There’s a weird derision about documentaries about movies from certain elements of the film world, and I can never truly understand why that is. Many docs are slammed for their lack of rigor and thoroughness, and others are seized upon as “intro to film school” bullshit that just states the obvious over and over again. It’s an unfair dilemma, though it’s true that you can’t please everybody, but Alexandre O. Philippe (The People v. George Lucas, Doc of the Dead) comes perhaps as close as anyone will ever these days.
His new documentary, 78/52, named so for the number of shot setups and cuts that comprise the shower scene in Alfred Hitchcock’s Psycho, is a remarkable little documentary that’s full of fun talking heads (Elijah Wood, Guillermo del Toro, Jamie Lee Curtis, and many more) and a great deal of interesting criticism. It’s a fantastic introduction to certain elements of cinematic analysis that stops just shy of going into the realm of semiotics. It’s a feature-length examination of a single scene that really takes its time and doesn’t leave the audience behind, but contains enough new and interesting info that it’s really worthwhile to watch even if you’re the kind of lame-ass killjoy know-it-all who’d rag on this.
Philippe puts a lot of effort in grounding the audience in the context of the era of Psycho’s origins without diverting into the more rote and overall criticism of the film — it really focuses on the specific taboos of the cultural moment that the scene shatters, and its specific influences (Clouzot’s Diaboliques et al), as well as its effects on the whole of cinema — and it never lapses into lengthy discussions of Robert Bloch and Ed Gein and all of the names that you’re expected to cover when talking about this film. That context extends to Hitchcock’s own career from the silent era through his later work in films like Frenzy (perhaps the funniest observation in the entire film is that the director’s previous film, the spy caper North by Northwest, ended with Cary Grant taking Eva Marie Saint to bed and a sight-gag about fucking, and Psycho begins with Leigh lying in bed, post-coitus). There’s talk of the film as harbinger, as a sign of the evolution of the 1950s “family values” and all that defined into the era of violence and political awakening that would shape the decade to come, but that’s passed on in favor of honest analysis of the text itself and its construction. As it should be, I guess.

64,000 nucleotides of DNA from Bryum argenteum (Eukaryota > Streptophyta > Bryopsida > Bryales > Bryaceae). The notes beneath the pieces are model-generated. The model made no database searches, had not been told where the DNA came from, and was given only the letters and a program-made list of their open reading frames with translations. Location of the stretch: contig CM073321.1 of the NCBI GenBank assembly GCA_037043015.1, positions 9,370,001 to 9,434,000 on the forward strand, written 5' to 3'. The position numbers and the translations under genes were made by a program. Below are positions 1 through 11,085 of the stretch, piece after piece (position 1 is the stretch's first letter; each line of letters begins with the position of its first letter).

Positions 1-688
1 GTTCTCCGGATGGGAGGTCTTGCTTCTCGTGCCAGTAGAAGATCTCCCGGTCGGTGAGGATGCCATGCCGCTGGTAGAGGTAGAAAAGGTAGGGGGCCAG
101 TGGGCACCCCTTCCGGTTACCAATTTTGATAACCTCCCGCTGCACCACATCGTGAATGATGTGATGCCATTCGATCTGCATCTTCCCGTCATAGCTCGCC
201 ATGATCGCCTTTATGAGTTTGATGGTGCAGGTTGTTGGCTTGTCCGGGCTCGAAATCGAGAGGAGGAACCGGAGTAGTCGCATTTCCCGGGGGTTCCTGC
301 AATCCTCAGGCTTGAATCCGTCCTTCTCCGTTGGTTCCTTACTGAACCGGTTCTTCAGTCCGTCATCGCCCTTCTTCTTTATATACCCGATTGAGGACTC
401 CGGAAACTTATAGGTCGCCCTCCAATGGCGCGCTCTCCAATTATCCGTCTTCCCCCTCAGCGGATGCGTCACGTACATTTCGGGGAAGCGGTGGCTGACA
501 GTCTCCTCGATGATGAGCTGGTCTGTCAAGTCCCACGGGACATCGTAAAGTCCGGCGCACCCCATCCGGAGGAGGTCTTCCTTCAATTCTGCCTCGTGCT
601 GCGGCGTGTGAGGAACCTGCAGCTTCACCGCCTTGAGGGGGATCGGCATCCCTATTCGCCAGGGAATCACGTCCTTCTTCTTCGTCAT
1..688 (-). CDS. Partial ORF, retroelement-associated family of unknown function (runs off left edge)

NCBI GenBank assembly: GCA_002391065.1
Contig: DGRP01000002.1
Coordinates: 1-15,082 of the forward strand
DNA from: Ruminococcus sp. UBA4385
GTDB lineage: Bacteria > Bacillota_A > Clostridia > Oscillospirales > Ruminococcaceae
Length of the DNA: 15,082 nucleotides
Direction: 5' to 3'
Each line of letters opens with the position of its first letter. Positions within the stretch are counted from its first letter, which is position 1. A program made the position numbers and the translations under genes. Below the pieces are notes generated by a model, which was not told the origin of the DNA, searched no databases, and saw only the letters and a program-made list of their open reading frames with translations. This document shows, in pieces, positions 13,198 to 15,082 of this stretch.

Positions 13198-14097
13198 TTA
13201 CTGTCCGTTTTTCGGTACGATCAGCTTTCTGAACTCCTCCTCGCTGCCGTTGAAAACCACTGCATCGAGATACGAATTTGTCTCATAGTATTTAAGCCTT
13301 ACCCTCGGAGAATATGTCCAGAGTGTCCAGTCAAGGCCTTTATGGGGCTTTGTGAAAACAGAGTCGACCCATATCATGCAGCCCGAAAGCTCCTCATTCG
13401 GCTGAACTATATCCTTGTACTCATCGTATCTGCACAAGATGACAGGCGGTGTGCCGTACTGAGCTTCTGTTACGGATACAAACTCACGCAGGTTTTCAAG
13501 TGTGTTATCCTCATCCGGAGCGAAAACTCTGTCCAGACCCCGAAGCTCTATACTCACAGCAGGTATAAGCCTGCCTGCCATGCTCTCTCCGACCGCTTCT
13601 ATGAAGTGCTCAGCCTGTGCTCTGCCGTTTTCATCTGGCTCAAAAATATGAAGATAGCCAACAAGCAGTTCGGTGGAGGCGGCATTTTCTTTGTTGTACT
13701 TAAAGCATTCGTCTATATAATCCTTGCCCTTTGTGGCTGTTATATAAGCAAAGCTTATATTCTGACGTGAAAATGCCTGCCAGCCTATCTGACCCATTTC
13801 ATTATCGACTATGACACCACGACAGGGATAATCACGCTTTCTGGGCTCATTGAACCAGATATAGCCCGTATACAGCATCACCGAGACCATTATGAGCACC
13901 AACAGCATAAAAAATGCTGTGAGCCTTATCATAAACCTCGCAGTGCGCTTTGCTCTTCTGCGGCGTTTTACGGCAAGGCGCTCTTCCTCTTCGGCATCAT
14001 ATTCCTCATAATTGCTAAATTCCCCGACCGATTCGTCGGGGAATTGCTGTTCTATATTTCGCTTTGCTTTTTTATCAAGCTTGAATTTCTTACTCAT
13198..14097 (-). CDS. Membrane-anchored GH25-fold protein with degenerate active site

Handling the discussion of the scene’s filming is Marli Renfro, a stripper and pin-up model who was cast as Janet Leigh’s stunt double during the scene. She handly points out when it was her on screen, going so far to tell us about a time she nearly lost a finger as a child when elaborating about why it’s her hand on screen at one point in the film, and her life at large plays well into some of the feminist critique of the scene. She worked at the Playboy Club after the film came out, and was noticeable for a number of reasons, but has largely been left out of the discourse about the scene in question for most of these years. It is, after all, a scene of difficult violence against a woman, and it helps to have the person whose nude body was used by the production to inform us about her time on set. Though it largely stays away from Hitch’s issues with women, a lengthy discussion about the nature of mothers in his oeuvre supplies a few answers, it seems, though you will never hear the name Tippi Hedren uttered here.
The highlight of 78/52 is, undoubtedly, when Philippe completely disappears into a shot-by-shot breakdown of the scene itself. Guided, above all the other voices that we hear throughout the film, by master editor and craftsman Walter Murch (The Conversation, Apocalypse Now!), it’s the kind of careful dissection that so many people want from their cultural commentary and would have typically paid college tuition in order to understand. So much of this section of the film echoes a lecture that I myself sat in on in my days as an undergraduate, and it doesn’t spare us the heady details, though Murch’s polished vocabulary acts as a sieve to cut through so much of the language that normally makes analysis inaccessible. Other academics make their voices heard, and point out things that I’d never noticed. There’s an awkward cut back to the showerhead at one moment at the tail-end of the sequence, and Hitchcock’s own granddaughter, prompted, as it seems in the film, by one academic’s questioning, gives us an answer: Janet Leigh breathed in the middle of the take, and the master director had to cut away from it in order to mask it. Even the masters made mistakes, it seems, even in iconic moments like this.